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AlcoholScience, Policy and Public Health$
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Peter Boyle, Paolo Boffetta, Albert B. Lowenfels, Harry Burns, Otis Brawley, Witold Zatonski, and Jürgen Rehm

Print publication date: 2013

Print ISBN-13: 9780199655786

Published to Oxford Scholarship Online: May 2013

DOI: 10.1093/acprof:oso/9780199655786.001.0001

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Implications of the genetics of alcoholism and addictions for public policy

Implications of the genetics of alcoholism and addictions for public policy

Chapter:
(p.71) Chapter 9 Implications of the genetics of alcoholism and addictions for public policy
Source:
Alcohol
Author(s):

David Goldman

Publisher:
Oxford University Press
DOI:10.1093/acprof:oso/9780199655786.003.0009

This chapter considers the implications of the genetics of alcoholism for public policy, drawing from reviews as well as original sources. The discussion covers the genetic epidemiology of alcoholism and alcoholism as a moderately to highly heritable addiction. The genetics of alcoholism is a highly active research domain with numerous discoveries that are potentially far-reaching but futuristic in their implications, such as genes that alter alcohol-associated behaviours of Drosophila melanogaster. These studies represent an ongoing and intensifying pursuit of the origins of alcoholism, but generally do not critically inform present-day policy discussion.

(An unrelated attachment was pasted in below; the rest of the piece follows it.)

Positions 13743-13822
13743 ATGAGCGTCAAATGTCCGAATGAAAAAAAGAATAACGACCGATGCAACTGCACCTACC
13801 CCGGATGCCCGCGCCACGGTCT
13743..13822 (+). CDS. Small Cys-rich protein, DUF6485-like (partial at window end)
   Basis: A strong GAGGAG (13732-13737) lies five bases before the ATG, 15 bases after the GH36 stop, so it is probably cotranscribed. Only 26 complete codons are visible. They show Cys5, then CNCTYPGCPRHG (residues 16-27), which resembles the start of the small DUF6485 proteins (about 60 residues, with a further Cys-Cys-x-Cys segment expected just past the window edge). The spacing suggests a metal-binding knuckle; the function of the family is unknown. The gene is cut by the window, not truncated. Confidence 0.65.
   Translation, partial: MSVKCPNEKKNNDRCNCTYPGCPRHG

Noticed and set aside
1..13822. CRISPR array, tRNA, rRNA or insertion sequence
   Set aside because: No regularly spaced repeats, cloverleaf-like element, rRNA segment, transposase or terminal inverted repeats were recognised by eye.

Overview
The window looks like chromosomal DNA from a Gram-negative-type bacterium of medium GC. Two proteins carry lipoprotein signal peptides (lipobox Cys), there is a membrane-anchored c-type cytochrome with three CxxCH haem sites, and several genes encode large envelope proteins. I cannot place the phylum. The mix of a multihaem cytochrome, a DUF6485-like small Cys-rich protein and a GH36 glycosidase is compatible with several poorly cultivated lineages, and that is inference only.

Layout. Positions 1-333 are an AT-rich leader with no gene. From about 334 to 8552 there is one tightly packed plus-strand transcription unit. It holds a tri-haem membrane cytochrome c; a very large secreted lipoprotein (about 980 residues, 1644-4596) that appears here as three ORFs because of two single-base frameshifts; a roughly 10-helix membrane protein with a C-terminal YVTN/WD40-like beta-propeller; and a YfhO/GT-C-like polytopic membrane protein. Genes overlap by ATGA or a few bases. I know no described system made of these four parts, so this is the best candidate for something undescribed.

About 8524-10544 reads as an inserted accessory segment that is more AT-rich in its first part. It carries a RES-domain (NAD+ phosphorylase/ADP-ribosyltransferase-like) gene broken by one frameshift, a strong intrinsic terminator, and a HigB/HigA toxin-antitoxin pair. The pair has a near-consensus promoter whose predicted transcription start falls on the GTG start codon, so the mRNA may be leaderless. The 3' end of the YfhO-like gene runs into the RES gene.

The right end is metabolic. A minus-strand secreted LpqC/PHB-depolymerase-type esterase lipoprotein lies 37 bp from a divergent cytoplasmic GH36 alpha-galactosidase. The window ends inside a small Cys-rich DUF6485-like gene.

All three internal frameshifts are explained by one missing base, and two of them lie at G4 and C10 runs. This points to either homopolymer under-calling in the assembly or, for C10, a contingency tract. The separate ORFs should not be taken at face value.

Keywords:   alcohol addiction, alcohol abuse, alcohol consumption, genetic influence, genetic epidemiology

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